Fishing Line Confusion
I’m getting a lot of inquiries about line strength recently. It’s confusing to me too. I’m sharing some information I know.
Difference in Line Rating
US uses tensile strength by poundage to rate the line.
Europe labels diameter and poundage.
Japan uses the class number which is determined by denir. It is the weight (gram) of the threads to make 9000m of line.
Japan’s class number is as follows.
|Class Number||Denir (d)||Diameter (mm)|
The diameter is only a typical value. The class number is determined by the weight of the line. The diameter and the strength depend on how the line is braided.
Line Strength Indication
Anyway, Japan line does have line strength by poundage (or kilograms) too, even though some indicate that and some don’t. But this poundage is different from US poundage. This is what confuses us.
There are 2 different gauges.
Pound Test – USA
It is indicated like these:
- TEST (lb)
This poundage asserts that the line does not break at the traction.
Pound Class – JAPAN
It is indicated like these:
- CLASS (lb)
This poundage asserts that the line does break at the traction.
They look similar, but the poundage can be very different.
Suppose there’s a line which is rated 10 “lbC”. It is guaranteed that it will break at 10 lb. It also means that it can break at 7 lb or 8 lb. But it will never break at 6 lb. So it can be rated 6 “lbT”
So, here is the line rated 10 lbC and 6 lbT.
Japan uses Pound-Class.
US uses Pound-Test.
I don’t know what Europe uses. It seems like Pound-Class.
Also, some Japanese makers use maximum strength and some average. Some indicate MAX or AVE, some don’t. It is assumed that they probably assert maximum strength because it will sell more.
Furthermore, some makers assert “knot strength”. It makes sense because the knot is the weakest part. Even though makers indicate it as knot strength, retailers sometimes mistakenly indicate it as line strength.
It’s really confusing when you want to compare different lines. It’s really up to anglers to determine what’s worth trusting.
Fireline for Comparison
Fireline is US product and it’s selling around the world. Of course in Japan too. But not just as imported line, there’s Berkley Japan who rates the line according to Japan regulations. This one really confuses us because of this poundage difference.
I called Berkley Japan and asked to match which Japan label is which US label.
Fireline has been remodeled recently and Berkley Japan renamed it Super Fireline. It is the same product as what’s called Fireline Original in US.
Here’s a table to compare Japan label and US label, in line with Japan class number.
|class number||Dia meter (mm)|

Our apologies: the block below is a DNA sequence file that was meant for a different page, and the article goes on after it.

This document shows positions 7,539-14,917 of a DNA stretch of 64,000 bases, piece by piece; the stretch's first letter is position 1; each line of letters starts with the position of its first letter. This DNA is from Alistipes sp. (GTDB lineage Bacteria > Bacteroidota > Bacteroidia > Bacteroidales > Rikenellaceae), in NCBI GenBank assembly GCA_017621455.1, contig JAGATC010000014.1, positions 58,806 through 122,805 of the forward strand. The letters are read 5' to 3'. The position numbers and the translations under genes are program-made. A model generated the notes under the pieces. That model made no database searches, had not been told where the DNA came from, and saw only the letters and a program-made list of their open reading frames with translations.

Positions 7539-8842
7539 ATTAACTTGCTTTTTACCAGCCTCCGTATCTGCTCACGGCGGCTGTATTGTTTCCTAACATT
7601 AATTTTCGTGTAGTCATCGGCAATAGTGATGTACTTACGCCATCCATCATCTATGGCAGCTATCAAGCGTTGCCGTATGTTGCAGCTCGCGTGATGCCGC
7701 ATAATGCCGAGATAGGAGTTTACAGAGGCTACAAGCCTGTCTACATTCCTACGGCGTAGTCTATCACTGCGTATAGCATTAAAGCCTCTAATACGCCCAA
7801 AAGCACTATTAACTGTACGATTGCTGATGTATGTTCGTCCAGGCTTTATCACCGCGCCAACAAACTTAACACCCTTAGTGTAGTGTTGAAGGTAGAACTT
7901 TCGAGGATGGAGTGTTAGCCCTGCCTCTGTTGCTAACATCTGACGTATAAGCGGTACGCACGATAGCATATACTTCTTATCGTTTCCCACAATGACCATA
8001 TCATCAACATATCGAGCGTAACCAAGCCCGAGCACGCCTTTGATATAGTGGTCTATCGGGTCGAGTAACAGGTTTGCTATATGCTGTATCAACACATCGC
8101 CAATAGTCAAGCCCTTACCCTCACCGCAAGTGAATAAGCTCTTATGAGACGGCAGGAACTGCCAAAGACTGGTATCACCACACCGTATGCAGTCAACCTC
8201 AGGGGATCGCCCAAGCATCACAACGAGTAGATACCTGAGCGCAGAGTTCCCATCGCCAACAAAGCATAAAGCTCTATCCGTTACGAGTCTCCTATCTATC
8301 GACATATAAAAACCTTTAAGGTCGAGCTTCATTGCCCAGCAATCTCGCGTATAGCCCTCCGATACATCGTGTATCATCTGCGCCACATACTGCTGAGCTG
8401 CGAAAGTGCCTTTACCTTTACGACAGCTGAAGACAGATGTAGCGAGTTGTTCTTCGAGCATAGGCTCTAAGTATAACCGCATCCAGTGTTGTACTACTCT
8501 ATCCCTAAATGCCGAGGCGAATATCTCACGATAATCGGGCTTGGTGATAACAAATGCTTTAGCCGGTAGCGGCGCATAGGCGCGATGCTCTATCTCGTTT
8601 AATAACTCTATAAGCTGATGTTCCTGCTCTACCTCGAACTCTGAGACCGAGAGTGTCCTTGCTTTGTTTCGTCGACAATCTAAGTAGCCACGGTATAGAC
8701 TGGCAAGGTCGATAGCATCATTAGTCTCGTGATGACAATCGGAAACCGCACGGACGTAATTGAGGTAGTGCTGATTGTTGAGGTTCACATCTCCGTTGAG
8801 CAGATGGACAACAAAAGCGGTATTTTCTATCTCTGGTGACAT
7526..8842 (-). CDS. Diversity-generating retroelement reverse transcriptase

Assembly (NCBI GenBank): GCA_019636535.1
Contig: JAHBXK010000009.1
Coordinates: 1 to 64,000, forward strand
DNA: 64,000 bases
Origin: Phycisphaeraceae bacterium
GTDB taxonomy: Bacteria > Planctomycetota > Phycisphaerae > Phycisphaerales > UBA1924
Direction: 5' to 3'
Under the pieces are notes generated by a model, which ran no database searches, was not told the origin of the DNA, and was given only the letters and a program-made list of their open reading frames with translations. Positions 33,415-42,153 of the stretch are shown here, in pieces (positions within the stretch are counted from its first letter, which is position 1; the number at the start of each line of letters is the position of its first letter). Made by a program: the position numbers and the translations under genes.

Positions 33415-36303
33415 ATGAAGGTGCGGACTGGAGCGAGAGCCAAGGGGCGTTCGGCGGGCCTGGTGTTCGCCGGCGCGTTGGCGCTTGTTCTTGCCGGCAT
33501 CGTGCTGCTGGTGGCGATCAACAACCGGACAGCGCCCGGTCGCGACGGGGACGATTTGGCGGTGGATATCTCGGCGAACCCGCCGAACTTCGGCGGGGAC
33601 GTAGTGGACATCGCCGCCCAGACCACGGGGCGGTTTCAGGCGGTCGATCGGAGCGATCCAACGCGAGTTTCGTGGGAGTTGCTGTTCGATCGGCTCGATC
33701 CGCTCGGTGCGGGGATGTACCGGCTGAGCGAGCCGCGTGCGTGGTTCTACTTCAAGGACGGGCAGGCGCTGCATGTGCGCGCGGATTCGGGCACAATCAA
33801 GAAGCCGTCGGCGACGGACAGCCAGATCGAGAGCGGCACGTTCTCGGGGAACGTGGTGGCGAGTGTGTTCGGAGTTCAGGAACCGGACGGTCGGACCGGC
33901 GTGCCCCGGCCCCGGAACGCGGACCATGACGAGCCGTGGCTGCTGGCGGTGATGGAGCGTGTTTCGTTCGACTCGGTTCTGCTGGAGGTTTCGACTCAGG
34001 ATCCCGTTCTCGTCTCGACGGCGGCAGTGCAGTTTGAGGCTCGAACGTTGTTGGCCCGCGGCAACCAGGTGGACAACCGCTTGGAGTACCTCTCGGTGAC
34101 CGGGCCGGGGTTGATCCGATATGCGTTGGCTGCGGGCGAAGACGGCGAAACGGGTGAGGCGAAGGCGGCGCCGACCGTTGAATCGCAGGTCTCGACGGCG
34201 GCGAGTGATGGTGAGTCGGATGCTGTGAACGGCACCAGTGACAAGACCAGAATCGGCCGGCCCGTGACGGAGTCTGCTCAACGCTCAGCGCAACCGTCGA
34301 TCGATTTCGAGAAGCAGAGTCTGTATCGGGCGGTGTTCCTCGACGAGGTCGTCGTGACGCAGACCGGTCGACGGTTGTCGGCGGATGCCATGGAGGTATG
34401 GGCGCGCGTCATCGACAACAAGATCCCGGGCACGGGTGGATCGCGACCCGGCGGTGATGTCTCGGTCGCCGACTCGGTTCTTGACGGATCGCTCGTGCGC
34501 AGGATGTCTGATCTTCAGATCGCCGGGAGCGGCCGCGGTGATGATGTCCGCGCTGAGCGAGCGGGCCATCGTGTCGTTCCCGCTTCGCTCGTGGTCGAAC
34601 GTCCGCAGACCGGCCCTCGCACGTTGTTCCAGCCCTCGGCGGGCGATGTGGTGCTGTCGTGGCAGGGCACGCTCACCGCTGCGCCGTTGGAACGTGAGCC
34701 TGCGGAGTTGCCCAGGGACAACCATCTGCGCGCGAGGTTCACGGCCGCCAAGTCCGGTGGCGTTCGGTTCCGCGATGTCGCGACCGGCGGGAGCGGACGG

Super Fireline (JAPAN)
|Poundage PCL||Dia meter (mm)|
Fireline Original (US)
|Poundage PTL||Dia meter (mm)|
Now, Fireline Japan does not show diameter. Because Japan regulation uses denier (the line weight) to rate braided lines. Berkley Japan rates the lines in class number according to this regulation.
US Berkley measures the line by laser. It should be accurate. You can see the line is much thinner for the class it is rated in.
The actual diameter of PE lines in Japan can be very different in the same class. Because it is the weight of the line that it’s rated by. The diameter can be different depending on how it’s braided. Tight or loose. 8-ply or 4-ply.
By the way, I have ordered Fireline from Chinese site before. Just for the hell of it. It was ridiculously cheap. They did deliver OK. But I found that it was braided ridiculously fat and clumsy. I just laughed and threw it away.
Fireline is a coated line. I couldn’t figure out what the weight of the coating effects its rating… But anyway, it’s safe to say Fireline is thin for the class.
You don’t see PE3.0 in US products. This is produced specifically for Japanese market.
Also, Super Fireline “Colored” is produced by Berkley Japan only, responding to the need of Japanese slow pitch anglers by marking the line with different colors every 10 meters.
Anyway, it’s amazing how different the poundage can be. Japanese poundage is 3 to 4 times bigger than US. Actually, the difference is usually a lot less with high-end lines. They have the technology and precise production to make constant uniform lines.
Let’s face it. Fireline is not exactly a high-end line. Fireline is really not braided, so once the coating is damaged it’s very very weak. I use it too for its unique properties to suit slow pitch jigging and for the price, but I renew it every season.
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